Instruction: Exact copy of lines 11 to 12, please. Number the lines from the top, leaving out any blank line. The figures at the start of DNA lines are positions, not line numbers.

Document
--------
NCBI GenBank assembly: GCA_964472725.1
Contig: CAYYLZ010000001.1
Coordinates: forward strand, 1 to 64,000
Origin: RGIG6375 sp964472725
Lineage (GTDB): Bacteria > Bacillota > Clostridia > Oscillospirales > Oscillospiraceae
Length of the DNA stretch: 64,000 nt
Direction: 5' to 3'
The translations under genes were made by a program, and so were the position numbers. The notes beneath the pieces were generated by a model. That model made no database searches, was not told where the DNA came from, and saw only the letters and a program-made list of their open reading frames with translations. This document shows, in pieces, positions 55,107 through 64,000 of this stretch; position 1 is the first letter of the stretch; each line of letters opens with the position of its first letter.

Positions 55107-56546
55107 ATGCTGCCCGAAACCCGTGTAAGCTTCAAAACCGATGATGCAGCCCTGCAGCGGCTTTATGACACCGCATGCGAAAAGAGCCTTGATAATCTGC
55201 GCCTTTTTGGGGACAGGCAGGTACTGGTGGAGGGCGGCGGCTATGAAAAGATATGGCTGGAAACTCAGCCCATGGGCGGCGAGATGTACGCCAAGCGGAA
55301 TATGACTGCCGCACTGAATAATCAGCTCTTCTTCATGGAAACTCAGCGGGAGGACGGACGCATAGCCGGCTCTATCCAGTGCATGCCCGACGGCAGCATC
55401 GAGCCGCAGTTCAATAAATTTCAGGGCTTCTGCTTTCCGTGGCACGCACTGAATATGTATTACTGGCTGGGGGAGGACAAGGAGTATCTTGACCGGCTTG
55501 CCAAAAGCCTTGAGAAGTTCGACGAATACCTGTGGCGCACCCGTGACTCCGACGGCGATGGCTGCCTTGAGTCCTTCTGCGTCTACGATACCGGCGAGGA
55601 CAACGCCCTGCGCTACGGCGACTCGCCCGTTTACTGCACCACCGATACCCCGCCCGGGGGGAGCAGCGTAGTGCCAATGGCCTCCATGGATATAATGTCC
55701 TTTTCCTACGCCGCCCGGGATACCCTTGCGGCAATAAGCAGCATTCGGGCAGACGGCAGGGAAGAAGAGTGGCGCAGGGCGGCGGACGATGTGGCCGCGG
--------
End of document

55201 GCCTTTTTGGGGACAGGCAGGTACTGGTGGAGGGCGGCGGCTATGAAAAGATATGGCTGGAAACTCAGCCCATGGGCGGCGAGATGTACGCCAAGCGGAA
55301 TATGACTGCCGCACTGAATAATCAGCTCTTCTTCATGGAAACTCAGCGGGAGGACGGACGCATAGCCGGCTCTATCCAGTGCATGCCCGACGGCAGCATC